• University of Maryland's Physics is Phun: The PHYSICS IS PHUN program goes to local area schools providing more than 360 traveling physics demonstration programs. Each program is customed for the particular group and level to which it is presented. Programs vary widely, from entertainment at a PTA or Science Fair, to inspiration at the beginning of a classroom science unit, a detailed lesson using materials not generally available to the teachers, or a summary at the end of a unit with some indication of more advanced extensions of the concepts studied.
  • Physics Demonstrations: This list of several college and university physics demo webpages. This can be a good resource to help find demonstrations that apply to specific learning modules.
  • Michigan Department of Education Merit Curriculum - Sciences: In preparation for implementation of the new high school graduation requirements, the Michigan Department of Education, in collaboration with partners across the state, has developed Course/Credit Content Expectations to provide all educators with a common understanding of what high school students should know and be able to do at the completion of each credit/course.
  • Other Physics Outreach Programs: An extensive list of outreach programs in other areas with a variety of experiments and supplemental materials.
  • Battle Creek Area Mathematics and Science Center: This outreach program was developed to increase involvement of students, teachers, parents, and administrators in surrounding communities in learning and teaching mathematics and science.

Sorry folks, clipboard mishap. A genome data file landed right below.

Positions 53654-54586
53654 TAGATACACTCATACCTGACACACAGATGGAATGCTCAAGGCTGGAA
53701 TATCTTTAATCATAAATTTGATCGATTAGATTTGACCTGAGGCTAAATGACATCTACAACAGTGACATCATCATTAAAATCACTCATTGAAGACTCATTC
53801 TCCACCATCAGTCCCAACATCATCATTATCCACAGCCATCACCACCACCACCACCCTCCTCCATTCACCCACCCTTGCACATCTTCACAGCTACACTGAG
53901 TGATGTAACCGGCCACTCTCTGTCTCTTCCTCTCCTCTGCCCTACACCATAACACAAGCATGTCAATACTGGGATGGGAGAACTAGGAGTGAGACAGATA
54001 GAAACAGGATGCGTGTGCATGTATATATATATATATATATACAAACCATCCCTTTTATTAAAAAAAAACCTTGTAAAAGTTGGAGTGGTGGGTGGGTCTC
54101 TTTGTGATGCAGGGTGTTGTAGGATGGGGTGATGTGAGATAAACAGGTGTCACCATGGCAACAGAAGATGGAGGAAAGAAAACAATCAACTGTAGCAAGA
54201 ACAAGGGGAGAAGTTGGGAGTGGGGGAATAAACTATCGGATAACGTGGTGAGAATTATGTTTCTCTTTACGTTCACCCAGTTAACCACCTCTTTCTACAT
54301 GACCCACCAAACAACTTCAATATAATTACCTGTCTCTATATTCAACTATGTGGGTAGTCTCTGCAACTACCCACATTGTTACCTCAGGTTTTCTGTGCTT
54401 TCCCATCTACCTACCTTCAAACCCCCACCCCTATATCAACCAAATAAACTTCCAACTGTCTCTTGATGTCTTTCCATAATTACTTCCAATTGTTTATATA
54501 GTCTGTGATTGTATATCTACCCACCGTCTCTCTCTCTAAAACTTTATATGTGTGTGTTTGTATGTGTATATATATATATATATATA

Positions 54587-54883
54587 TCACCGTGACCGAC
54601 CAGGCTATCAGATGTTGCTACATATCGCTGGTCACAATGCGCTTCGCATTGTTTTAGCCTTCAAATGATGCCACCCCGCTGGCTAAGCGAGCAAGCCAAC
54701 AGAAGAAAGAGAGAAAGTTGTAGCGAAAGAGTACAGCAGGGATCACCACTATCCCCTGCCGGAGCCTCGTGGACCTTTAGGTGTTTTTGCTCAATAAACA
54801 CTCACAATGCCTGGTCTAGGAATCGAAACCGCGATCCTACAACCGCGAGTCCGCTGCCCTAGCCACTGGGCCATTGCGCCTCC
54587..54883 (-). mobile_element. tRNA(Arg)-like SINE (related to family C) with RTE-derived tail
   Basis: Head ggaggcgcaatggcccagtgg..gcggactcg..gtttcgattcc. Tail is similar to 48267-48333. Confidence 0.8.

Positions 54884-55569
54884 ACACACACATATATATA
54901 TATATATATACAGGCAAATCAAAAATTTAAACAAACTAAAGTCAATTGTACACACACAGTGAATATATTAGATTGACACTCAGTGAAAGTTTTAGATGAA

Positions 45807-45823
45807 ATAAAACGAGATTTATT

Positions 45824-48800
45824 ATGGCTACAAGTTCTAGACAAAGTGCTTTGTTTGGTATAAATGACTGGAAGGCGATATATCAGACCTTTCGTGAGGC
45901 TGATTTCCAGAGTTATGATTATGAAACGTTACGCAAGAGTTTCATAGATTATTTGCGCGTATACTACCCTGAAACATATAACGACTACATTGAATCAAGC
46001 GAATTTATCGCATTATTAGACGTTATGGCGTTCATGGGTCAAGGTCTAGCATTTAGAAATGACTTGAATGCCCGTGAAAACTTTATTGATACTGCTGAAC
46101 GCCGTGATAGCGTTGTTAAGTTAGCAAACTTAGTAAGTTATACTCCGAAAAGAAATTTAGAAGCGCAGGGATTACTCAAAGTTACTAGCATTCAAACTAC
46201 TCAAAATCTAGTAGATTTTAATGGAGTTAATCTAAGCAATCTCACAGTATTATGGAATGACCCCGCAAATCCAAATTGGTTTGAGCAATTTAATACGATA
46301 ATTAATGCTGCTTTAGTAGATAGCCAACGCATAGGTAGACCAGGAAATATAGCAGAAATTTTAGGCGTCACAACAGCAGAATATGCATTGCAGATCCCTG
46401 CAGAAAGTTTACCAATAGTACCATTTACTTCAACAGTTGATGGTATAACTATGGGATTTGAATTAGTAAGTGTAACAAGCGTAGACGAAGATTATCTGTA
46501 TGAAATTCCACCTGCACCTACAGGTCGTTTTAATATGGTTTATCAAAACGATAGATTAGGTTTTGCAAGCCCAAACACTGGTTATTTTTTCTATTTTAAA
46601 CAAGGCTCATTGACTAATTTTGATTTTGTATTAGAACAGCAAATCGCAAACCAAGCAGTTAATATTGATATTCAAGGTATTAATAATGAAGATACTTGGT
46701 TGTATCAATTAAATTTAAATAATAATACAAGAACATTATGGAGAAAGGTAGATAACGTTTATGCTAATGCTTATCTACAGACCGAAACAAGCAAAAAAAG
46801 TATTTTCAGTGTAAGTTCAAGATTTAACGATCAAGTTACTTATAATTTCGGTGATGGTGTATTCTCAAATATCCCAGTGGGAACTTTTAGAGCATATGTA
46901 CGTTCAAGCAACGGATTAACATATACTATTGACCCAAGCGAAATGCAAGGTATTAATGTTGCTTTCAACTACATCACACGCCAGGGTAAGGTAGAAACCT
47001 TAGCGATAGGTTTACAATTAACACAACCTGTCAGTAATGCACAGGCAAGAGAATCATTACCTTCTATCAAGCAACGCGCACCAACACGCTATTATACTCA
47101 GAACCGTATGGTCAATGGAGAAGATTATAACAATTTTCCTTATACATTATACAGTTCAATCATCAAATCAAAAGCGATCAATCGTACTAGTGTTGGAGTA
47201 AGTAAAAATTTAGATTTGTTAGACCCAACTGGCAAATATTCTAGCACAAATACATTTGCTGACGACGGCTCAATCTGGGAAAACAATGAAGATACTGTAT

• Physics First: In an effort to rethink the order of science education in high schools. Physics First seeks to put physics education early in a students' high school career. This site is loaded with links to physics texts, developed curriculum, etc. An excellent resource for teachers!
  • Physics for Elementary Teachers: Physics for Elementary Teachers (PET) is designed for prospective elementary teachers or as an in-service program for practicing teachers that includes: - a strong technology component - one coherent curriculum - Understanding of Physics Content, the Nature of Science , Elementary Students’ Ideas and Learning About Learning
  • Comprehensive Conceptual Curriculum for Physics (C3P): C3P offers an integrated approach to physics content, instructional materials, and pedagogy. It is a research-based curriculum developed at the Department of Physics at the University of Dallas. The project is available on a single CD-ROM that includes both the curriculum and resource materials. C3P was designed for students in grades 9 through 12, but it contains an assortment of resources, making it flexible enough to accommodate a variety of teachers and students.
  • Constructing Physics Understanding (CPU): CPU is aimed at creating laboratory and computer-based materials that support a learning environment in which students take primary responsibility for developing a valid and robust knowledge about physics. Curriculum units and simulation software available.
  • FREE web seminars by NSTA: NSTA Web Seminars are 90-minute, live professional development experiences that use online learning technologies to allow participants to interact with nationally acclaimed experts, NSTA Press authors, and scientists, engineers, and education specialists from NSTA government partners such as NASA, NOAA, FDA, and the NSDL.
  • NSTA Stop Faking It! Series: Several books in the Stop Faking It! Finally Understanding Science So You Can Teach It Series. Scroll to the bottom of this site for the complete series list.
  • It's About Time Curricula: Each of It's About Time's Standards-based, inquiry-based, and integrated curricula were funded by the National Science Foundation ... and researched for effectiveness. All are supported by our Professional Development Department. The approved Lab Equipment from our Material Kits Division assures you that the lesson plans and activities included in the Math and Science curricula will be successful in the classroom.